In our presentations, we associate cheating with stealing physical items like cars or money. Students agree that that kind of stealing is wrong because there is a direct monetary value at stake. However, we realize that some students still don’t appreciate the value of information and knowledge, and therefore do not necessarily find that cheating is wrong. It is important for students to understand that in the long term, cheating could be very costly. If students cheat now, they receive credit for information that they don’t actually know. But in the future, students might need that very knowledge for which they deceitfully received credit.

Working with students gives the Bicharaf team a great opportunity to shape a more ethical society. However, working with students also poses a big challenge, as students try to justify their wrongdoings. As a member of the Bicharaf team for the past 4 years, I’ve learned a lot about how students think and what they expect. One of the most important things I have found is that the environment in which they are raised directly impacts how students think and act.

I personally believe that academic integrity awareness is imperative, especially for this generation that lives in a society in which cheating is often considered as simply “helping.” Making a change in the culture and in society requires the joint efforts of students, their parents, and their teachers. Many students we have met have expressed excitement about making this change, and already are making extra efforts in their schools to educate their peers about academic integrity and ethical living.

Bicharaf can’t change everyone’s point of view, and it certainly doesn’t aim to do so. Integrity and ethics are a way of living, and they’re not limited to the issues of cheating and stealing. At the end of the day, personal beliefs and values determine how a person behaves.

As Jim Stovall writes, “integrity is doing the right thing, even if nobody is watching,” and this is the message we hope students learn.

Bicharaf Students from Zahia Kaddora Advise Younger Peers on Ethics

Three eager students from the Zahia Kaddoura Public School for Girls recently met with Lara Kerbaj, Assistant Director of Bicharaf, to share their progress on advancing academic integrity. Rasha Skayki, Rita Assaf, and Dani Abi Khouzam attended the Bicharaf Leadership Camp in February, and since the camp’s conclusion, these enthusiastic students are creating academic integrity awareness at their school.  These students are actively helping their peers to become more familiar with the Bicharaf website and are encouraging their friends to take the Bicharaf Academic Student Survey.

Rasha offered a brief update on the first activity the students offered at their school. These students gave short presentations to the 7th and 8th grade students to discuss academic integrity and shared thoughts about the Bicharaf’s objectives. “The students got so excited after they heard about the camp we attended, and wished they could attend a Bicharaf Leadership Camp, too,” Rasha added. The girls agreed that the classroom presentations were very successful and the students didn’t mind missing their breaks.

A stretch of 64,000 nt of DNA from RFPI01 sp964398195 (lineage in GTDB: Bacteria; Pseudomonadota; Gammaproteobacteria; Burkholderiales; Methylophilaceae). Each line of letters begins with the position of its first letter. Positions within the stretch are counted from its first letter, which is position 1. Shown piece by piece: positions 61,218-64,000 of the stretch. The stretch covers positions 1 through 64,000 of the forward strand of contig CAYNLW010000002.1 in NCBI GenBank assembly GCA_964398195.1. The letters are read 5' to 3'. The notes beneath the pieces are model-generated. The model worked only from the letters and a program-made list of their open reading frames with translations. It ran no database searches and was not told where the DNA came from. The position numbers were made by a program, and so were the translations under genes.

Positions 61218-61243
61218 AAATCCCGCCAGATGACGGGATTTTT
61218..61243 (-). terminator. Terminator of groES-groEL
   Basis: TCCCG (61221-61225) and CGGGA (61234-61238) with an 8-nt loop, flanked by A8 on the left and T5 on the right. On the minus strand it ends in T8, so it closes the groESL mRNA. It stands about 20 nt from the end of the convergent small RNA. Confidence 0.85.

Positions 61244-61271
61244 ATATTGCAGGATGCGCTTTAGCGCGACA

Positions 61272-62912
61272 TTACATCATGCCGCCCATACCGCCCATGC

Dani shared about the successful movie event they hosted, a screening of an episode from Adventures from the Book of Virtues for 8th grade students. The series features two friends, Zack and Annie. In each episode, one of the characters goes against that episode’s value, such as honesty, integrity, or loyalty. Because the character committed a wrongdoing, he or she suffers the consequences of his or her action.  Dani and Ms. Loubbana, their advisor, explained that the students were really engaged in the screening and were interested to know more about integrity and good character. Dani recommends this series to other schools, and believes that it is a great way to reach the younger generation.  After the screening, the Bicharaf students gave a presentation that introduced the Bicharaf initiative.

Bicharaf is incredibly proud of the initiative the Zahia Kaddoura students have been taking, and we encourage other schools to do the same. The students are using the tools they have learned from Bicharaf and are effectively implementing those tools at their school in order to make a change.

Dr. Tony Feghali, Director of Bicharaf: Choosing Right

Dr. Tony FeghaliThe right decision at the right time can make a world of difference.

Some of us prefer to have decisions made on our behalf.
Some of us prefer to make our own decisions.
Some of us lie somewhere in between.

Some of us know what is right.
Others believe that "right" is a relative term.
Others believe that might is right.

At Bicharaf, we encourage young adults to "choose right."
We believe that fulfilled young men and women have the right to choose; we believe that their choice will be the right one.

Bicharaf's school program works with schools, parents, and society at large to support young adults' ethical decision-making. Our first stage of activity is on academic integrity.

We believe that working on issues of academic integrity at school will build better citizens:
Citizens who will lead our respective societies more transparently.
Citizens who will make a choice.
Citizens who will make the right choice at the right time with a significant positive impact on society.

We invite you to join us. We have practical ways of getting there. We have done part of the thinking for you! Would you like to execute some of those plans? Would you like to contribute ideas? You choose!

Dr. Tony Feghali,
Director, Bicharaf